Dark Jirachi 09-17-2007 07:26 PM


Originally Posted by GrapefruiTgirl (Post 2894123)

Sorry, I neglected to put the Google search link in my first post. There it is. Have a look at some of them and see if anything stands out, like the same type of computer, etc..

Alright, I'll look there, and I'll try vga=normal.

My graphics card appears to be a "VIA Technologies Chrome9 HC IGP WDDM" manufactured by S3 Graphics. How would I figure out what driver to use?

GrapefruiTgirl 09-17-2007 07:39 PM

The drivers for the VIA Chrome series and Unichrome graphics devices are available from VIA, for Linux :)

I'm not really sure if/what driver Linux has built in for it, but check out the VIA website; that I'm sure of.

Dark Jirachi 09-17-2007 08:01 PM

Does it matter which distribution I pick? They don't have a Slackware category and the only drivers listed under "not distribution specific" are for UniChromes...

GrapefruiTgirl 09-17-2007 08:17 PM

It *can* matter, yes. For example, a driver for SuSE Linux would almost certainly not work.
What Linuxes do they offer it for?

Better yet, I don't know what page you are looking at but:

Try that page. If it were me, I would first try the newest driver at the bottom of that page. There are 4 drivers on the page, and if you aren't hurting for bandwidth, I personally would download all of them, and try the newest one first.
It claims to have instructions for other systems, and (I think) says to follow instructions for the UniChrome series.

As a general rule, I think it's safe to say that any archive/source code that is a TGZ file (G-Zipped Tar Archive) will compile on Slackware. Sometimes they may not run, but **usually** they will. Anything that says non-distro specific and is a .TGZ will build on Slackware.

Anyhow, check out that page, download something, and read the instructions carefully.

Good luck! :) I'll be back in like an hour, let me know how it goes, or if you need help.

Dark Jirachi 09-17-2007 10:49 PM

Holy mother of god, I didn't realize compiling a new video driver would be so difficult. The instructions are for Fedora Core and Debian and stuff, I can't figure out what I am supposed to do for Slackware... On top of that it's translated badly.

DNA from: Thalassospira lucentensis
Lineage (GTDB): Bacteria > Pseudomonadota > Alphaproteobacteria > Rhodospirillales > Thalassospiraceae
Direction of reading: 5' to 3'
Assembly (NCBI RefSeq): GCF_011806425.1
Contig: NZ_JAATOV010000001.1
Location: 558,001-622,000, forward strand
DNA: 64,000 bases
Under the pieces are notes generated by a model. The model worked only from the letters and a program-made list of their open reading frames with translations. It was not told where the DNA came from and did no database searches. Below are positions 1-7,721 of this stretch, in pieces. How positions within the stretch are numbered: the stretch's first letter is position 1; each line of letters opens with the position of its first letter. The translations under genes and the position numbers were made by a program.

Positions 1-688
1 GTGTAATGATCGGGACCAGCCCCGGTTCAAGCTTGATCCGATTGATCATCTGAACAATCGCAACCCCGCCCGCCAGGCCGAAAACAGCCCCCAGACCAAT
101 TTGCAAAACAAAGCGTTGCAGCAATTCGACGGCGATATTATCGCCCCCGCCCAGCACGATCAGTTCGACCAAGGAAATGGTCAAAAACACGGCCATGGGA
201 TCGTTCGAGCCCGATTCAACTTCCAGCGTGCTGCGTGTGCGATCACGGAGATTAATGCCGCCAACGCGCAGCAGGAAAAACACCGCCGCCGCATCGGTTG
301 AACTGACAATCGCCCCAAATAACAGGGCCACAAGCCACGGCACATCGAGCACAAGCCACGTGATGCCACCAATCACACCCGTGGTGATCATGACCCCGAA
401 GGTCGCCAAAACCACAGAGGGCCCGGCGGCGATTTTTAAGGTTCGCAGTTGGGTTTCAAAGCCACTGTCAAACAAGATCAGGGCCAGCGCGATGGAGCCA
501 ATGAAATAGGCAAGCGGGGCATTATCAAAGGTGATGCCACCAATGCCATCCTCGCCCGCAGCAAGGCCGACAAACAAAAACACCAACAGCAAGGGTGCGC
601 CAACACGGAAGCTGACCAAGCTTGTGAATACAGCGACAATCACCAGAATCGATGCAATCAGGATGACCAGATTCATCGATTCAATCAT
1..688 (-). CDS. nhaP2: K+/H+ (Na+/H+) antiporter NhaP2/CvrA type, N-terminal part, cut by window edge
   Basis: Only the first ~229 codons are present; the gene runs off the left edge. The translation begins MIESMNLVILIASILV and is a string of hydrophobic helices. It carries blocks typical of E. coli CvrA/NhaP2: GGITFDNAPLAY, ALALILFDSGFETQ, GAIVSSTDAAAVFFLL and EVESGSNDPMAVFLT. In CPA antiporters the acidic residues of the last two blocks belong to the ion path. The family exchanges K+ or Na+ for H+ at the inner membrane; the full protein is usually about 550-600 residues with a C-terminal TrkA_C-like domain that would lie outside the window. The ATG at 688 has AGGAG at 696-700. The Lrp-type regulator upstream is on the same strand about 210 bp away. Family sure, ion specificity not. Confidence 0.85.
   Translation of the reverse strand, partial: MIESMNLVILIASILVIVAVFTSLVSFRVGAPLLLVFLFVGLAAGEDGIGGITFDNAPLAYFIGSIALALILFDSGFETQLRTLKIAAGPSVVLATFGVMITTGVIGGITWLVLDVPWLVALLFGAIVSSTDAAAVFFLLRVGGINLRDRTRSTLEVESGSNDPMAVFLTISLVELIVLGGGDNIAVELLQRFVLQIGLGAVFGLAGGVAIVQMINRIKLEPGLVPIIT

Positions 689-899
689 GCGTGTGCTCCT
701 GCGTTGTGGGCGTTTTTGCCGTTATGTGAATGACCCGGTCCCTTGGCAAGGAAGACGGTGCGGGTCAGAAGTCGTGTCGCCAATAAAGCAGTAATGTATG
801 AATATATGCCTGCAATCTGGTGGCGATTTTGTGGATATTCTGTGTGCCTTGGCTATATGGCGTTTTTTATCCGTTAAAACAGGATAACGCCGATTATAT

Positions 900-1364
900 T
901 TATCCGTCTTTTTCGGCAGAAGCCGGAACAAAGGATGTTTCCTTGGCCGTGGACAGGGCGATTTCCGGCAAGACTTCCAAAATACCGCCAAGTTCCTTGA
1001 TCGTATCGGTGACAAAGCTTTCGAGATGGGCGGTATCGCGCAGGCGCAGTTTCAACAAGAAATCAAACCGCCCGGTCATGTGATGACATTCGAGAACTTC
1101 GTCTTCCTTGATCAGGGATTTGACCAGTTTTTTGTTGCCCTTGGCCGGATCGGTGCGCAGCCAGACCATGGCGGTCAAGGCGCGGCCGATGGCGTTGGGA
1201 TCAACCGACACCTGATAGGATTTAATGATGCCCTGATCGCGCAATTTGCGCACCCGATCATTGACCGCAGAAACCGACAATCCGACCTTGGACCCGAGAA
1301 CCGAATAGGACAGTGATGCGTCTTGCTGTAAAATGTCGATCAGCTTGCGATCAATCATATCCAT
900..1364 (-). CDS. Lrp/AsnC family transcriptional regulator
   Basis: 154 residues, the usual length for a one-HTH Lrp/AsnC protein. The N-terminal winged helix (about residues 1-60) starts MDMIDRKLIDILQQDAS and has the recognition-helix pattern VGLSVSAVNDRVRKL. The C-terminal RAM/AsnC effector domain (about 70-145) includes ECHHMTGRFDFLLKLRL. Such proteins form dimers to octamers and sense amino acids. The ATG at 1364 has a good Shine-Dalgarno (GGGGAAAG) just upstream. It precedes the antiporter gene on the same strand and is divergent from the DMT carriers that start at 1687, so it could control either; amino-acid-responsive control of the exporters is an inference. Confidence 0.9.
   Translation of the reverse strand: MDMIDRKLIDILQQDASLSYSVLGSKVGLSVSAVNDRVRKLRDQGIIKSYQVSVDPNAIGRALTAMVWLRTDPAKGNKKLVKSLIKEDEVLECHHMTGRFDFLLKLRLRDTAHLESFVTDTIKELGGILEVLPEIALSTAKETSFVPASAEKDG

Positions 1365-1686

GrapefruiTgirl 09-18-2007 11:44 AM

Hmmm. How about, later today, I'll download one of the drivers (if it's reasonable size -- I'm on dialup) and see whats what. If I can get it to compile, I'll send you instructions. It really should be a very simple process, but then, for a new user, and with (too-often) badly translated instructions, it can be rough.
I'll get back to you. :)

exvor 09-18-2007 05:24 PM

Yeah compiling it from the source should not be too much trouble unless its for a X module or something then it can be a real pain in the donkeys.

GrapefruiTgirl 09-18-2007 06:18 PM

OK, if you would like me to try compiling this driver, first please verify which one you are trying out. Post me the page link.
I will hafta download it tonight and build it tomorrow, because as I said I have only 28.8K dialup (yes it SUCKS!) so it'll take a while.

GrapefruiTgirl 09-19-2007 12:34 PM

Well, I downloaded and extracted the 4th driver on the page I linked for you.
I admit, that is the most complicated looking, poorly documented driver package I have ever seen.

However, I did run the script 'makedriver' from its root directory, and it did appear to start building. BUT, since my kernel is compiled for nVidia, and an nVidia chipset rather than a VIA chipset, the driver failed, because it couldn't find the necessary stuff on my system.
I have an nVidia based motherboard, which was not one of the offerings when it asked me the config questions at the start..

You might try running the 'makedriver' script, by going to the source folder in a terminal and typing ./makedriver and see what happens.
I realize the instructions really suck, but *maybe* things will begin tofall into place, if it happens to build for you.